Does the tool provide the proper reporting and analytics? At the end of the day, if you need to run specific analytics and produce distinctive charts, you need the right tool that can do it. The big players in the BI tool world most likely have everything you need, but it’s still important to verify ahead of time. I have seen cases where the leading tool is disqualified for not being able to produce a chart that a key stakeholder considered critical.
- Collaborative Functionality
Does the tool feature collaborative functionality to build and share charts and dashboards across teams? We should be past the days of accessing an Excel file or, even worse, an Access database file from a shared drive. (Yet I keep seeing them, so don’t feel too bad if you have some left, but please digitally transform already). This means we should be choosing tools that are collaborative at their core. The ability to build a chart with your team, share, and distribute is critical in modern business. Especially now that I haven’t left my house in months.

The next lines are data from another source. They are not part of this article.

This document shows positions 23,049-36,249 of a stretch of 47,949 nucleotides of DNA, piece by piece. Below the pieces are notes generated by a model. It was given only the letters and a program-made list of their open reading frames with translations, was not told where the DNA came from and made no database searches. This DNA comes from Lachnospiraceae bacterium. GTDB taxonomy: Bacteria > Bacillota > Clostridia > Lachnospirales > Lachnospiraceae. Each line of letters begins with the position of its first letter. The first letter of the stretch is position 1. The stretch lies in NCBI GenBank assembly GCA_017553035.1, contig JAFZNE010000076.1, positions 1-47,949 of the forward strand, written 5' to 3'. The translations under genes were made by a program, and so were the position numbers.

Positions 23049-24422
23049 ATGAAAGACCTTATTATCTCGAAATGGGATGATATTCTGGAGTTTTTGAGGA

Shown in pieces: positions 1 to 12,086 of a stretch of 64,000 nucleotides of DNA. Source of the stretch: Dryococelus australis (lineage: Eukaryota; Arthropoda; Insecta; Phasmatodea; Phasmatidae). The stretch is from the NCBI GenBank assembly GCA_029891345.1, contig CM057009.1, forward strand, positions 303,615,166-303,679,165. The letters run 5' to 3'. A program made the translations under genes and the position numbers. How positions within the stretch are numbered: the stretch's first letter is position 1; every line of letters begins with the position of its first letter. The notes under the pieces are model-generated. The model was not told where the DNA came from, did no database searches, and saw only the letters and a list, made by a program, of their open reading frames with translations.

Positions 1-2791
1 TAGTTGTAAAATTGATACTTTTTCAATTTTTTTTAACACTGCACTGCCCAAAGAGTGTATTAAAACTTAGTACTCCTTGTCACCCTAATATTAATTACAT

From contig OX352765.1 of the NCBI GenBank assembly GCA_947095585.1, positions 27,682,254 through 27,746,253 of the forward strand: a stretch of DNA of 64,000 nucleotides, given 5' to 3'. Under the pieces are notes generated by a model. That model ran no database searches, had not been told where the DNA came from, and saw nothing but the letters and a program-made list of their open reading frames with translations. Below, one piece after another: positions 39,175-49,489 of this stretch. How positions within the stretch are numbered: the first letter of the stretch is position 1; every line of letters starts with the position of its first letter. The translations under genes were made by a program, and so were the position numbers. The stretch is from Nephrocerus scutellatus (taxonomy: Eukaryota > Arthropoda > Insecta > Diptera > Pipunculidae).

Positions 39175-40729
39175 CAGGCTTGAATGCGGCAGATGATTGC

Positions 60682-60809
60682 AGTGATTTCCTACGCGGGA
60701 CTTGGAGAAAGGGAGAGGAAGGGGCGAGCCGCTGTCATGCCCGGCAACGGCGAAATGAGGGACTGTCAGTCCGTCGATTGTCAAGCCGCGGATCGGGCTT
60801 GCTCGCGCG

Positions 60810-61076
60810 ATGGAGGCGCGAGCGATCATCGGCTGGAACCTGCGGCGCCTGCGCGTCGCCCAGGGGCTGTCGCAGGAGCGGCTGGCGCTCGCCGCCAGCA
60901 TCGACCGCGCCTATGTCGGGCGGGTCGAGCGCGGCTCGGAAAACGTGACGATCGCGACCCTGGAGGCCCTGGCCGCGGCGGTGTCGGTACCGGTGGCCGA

Is the functionality worth the cost? I’m not going to dig too much into this one, it’s pretty obvious. However if Fred, our COO, were writing this blog this section would be the largest one, but that’s his job. That’s the point, the technical team may want the biggest and baddest tool, but if the business stakeholders don’t see the value in it then you’re not getting your fancy tool. Pricing for BI tools is wide ranging, for example, Tableau is over $800 per user per year and Google Data Studio is free. Sure, Tableau has more features, but ask your COO which one they prefer once they hear that tidbit.
- Optional: Mobile Friendly